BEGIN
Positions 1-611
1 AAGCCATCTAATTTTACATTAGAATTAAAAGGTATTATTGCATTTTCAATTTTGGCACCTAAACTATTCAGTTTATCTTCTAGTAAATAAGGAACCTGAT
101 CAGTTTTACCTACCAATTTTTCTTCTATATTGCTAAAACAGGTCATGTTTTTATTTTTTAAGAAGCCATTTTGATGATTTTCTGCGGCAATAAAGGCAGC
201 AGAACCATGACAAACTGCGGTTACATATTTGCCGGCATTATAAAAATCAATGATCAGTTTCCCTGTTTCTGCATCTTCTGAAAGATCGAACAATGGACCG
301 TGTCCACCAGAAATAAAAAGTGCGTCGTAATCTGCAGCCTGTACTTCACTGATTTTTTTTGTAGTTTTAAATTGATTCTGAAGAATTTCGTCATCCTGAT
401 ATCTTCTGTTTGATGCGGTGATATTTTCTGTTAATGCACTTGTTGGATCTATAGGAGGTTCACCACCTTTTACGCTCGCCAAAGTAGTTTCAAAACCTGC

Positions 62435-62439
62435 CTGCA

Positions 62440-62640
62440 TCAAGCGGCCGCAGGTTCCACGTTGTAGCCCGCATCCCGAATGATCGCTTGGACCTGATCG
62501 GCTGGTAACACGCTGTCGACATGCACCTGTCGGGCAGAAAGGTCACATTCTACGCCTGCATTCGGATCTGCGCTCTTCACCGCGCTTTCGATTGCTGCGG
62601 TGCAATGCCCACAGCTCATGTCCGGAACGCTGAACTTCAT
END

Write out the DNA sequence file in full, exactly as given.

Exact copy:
Positions 1-611
1 AAGCCATCTAATTTTACATTAGAATTAAAAGGTATTATTGCATTTTCAATTTTGGCACCTAAACTATTCAGTTTATCTTCTAGTAAATAAGGAACCTGAT
101 CAGTTTTACCTACCAATTTTTCTTCTATATTGCTAAAACAGGTCATGTTTTTATTTTTTAAGAAGCCATTTTGATGATTTTCTGCGGCAATAAAGGCAGC
201 AGAACCATGACAAACTGCGGTTACATATTTGCCGGCATTATAAAAATCAATGATCAGTTTCCCTGTTTCTGCATCTTCTGAAAGATCGAACAATGGACCG
301 TGTCCACCAGAAATAAAAAGTGCGTCGTAATCTGCAGCCTGTACTTCACTGATTTTTTTTGTAGTTTTAAATTGATTCTGAAGAATTTCGTCATCCTGAT
401 ATCTTCTGTTTGATGCGGTGATATTTTCTGTTAATGCACTTGTTGGATCTATAGGAGGTTCACCACCTTTTACGCTCGCCAAAGTAGTTTCAAAACCTGC

Positions 62435-62439
62435 CTGCA

Positions 62440-62640
62440 TCAAGCGGCCGCAGGTTCCACGTTGTAGCCCGCATCCCGAATGATCGCTTGGACCTGATCG
62501 GCTGGTAACACGCTGTCGACATGCACCTGTCGGGCAGAAAGGTCACATTCTACGCCTGCATTCGGATCTGCGCTCTTCACCGCGCTTTCGATTGCTGCGG
62601 TGCAATGCCCACAGCTCATGTCCGGAACGCTGAACTTCAT